The FCC yesterday issued a Public Notice of the filing of a Petition for Rulemaking asking the FCC to declare that a broadcaster, by using its own airwaves and online sources to publicize job openings at its station, satisfies the requirement that a broadcaster widely disseminate information about job openings to members of all groups within its likely recruiting area. In 2002, when the FCC adopted its current EEO rules, it determined that online recruiting would not widely disseminate information about job openings in the way that a local newspaper would given the digital divide that the FCC thought existed at that time. But, the FCC said that it would later revisit that decision as circumstances change. The petition suggests that circumstances have indeed changed in the 14 years since the rules were adopted, that online recruiting is how people now find and apply for new jobs, and that it is time that the FCC recognize that fact and allow online recruiting to satisfy the obligation that a broadcaster give its community notice of job openings. Comments are due January 30, and replies on February 14.
The FCC has up to this point actively enforced its prohibition on station’s relying solely on its own airwaves and online sources for recruiting purposes, fining stations who meet their wide dissemination obligations solely by relying on such sources (see our articles about such cases here and here). But some at the FCC itself have recognized that this position no longer makes sense – including Commissioner O’Rielly who, in a blog post we wrote about here, suggested that broadcast recruiting in today’s world is appropriately done online, and that the FCC’s rules should reflect that fact. As set out in the Petition, Julius Genachowski, then-chairman of the FCC, recognized in a speech that: “In today’s world, you need broadband to find a job and apply for a job, because companies increasingly require online applications.” The petition notes that the FCC has recognized that the Internet is fine for public files and contest rules, so shouldn’t it also be found to be sufficient to get out the word about job openings?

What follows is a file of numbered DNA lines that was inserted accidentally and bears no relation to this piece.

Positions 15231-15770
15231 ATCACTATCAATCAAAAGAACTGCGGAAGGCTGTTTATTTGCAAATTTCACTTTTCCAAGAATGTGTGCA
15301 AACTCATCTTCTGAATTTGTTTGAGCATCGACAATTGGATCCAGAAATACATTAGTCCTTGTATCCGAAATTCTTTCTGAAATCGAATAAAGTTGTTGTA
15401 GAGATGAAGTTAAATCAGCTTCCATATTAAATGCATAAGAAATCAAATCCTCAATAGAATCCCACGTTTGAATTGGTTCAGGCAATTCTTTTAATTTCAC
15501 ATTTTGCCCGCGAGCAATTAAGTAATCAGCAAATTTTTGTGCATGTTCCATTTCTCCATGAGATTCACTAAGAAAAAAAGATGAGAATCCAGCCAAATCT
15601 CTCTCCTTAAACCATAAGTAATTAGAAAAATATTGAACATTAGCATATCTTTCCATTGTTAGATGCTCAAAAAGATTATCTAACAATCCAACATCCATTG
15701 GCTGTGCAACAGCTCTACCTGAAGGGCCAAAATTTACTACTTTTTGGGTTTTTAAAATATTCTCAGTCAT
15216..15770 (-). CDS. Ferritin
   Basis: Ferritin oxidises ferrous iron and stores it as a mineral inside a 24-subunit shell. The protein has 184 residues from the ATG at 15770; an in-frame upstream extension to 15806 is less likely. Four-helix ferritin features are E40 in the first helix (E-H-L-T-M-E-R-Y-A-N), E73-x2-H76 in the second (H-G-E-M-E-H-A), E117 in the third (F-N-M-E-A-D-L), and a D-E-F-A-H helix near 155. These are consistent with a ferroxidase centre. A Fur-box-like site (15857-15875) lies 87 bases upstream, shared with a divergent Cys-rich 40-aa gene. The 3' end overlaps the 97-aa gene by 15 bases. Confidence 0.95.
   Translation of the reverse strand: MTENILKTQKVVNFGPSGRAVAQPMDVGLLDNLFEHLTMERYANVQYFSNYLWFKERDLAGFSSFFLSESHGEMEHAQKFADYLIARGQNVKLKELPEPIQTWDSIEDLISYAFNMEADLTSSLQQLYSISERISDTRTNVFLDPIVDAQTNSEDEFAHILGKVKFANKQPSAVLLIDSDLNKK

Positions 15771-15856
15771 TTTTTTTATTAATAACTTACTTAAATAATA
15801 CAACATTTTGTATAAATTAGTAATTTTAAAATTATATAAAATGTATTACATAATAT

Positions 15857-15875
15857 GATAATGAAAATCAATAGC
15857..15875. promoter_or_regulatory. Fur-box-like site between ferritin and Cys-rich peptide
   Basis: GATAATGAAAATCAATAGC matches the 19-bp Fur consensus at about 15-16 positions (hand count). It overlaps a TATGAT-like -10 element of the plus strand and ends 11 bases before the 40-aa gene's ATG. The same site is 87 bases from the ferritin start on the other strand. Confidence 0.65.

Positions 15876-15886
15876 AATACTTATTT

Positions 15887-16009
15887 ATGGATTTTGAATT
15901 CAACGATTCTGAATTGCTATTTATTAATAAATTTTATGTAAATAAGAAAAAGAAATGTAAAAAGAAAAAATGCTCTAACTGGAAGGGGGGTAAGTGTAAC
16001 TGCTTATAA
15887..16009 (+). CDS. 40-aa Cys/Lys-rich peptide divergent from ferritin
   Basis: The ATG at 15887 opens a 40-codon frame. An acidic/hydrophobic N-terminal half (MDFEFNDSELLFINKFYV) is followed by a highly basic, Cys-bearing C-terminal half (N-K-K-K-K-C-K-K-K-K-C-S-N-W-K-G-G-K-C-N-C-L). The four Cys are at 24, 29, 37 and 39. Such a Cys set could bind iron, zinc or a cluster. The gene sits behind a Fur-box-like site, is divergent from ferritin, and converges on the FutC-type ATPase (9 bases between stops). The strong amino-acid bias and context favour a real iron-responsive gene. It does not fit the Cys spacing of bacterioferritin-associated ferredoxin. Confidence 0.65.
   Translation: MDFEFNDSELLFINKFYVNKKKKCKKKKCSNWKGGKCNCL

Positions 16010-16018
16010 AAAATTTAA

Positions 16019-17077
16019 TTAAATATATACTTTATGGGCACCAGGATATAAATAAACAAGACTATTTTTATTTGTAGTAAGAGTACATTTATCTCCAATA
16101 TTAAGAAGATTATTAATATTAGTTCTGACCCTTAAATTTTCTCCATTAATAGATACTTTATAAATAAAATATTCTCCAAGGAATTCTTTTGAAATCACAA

This petition and comment period just start the ball rolling. After comments are filed, the FCC’s staff will read and analyze those comments. If they decide to move forward, they will issue a Notice of Proposed Rulemaking, setting out the specific rule changes that they are looking to make, and asking for another set of public comments on those specifics. Following the rulemaking process, the FCC can act to adopt the new rules. So watch as this process continues in the coming months.
In the interests of full disclosure, I filed the petition for rulemaking on behalf of clients of our law firm.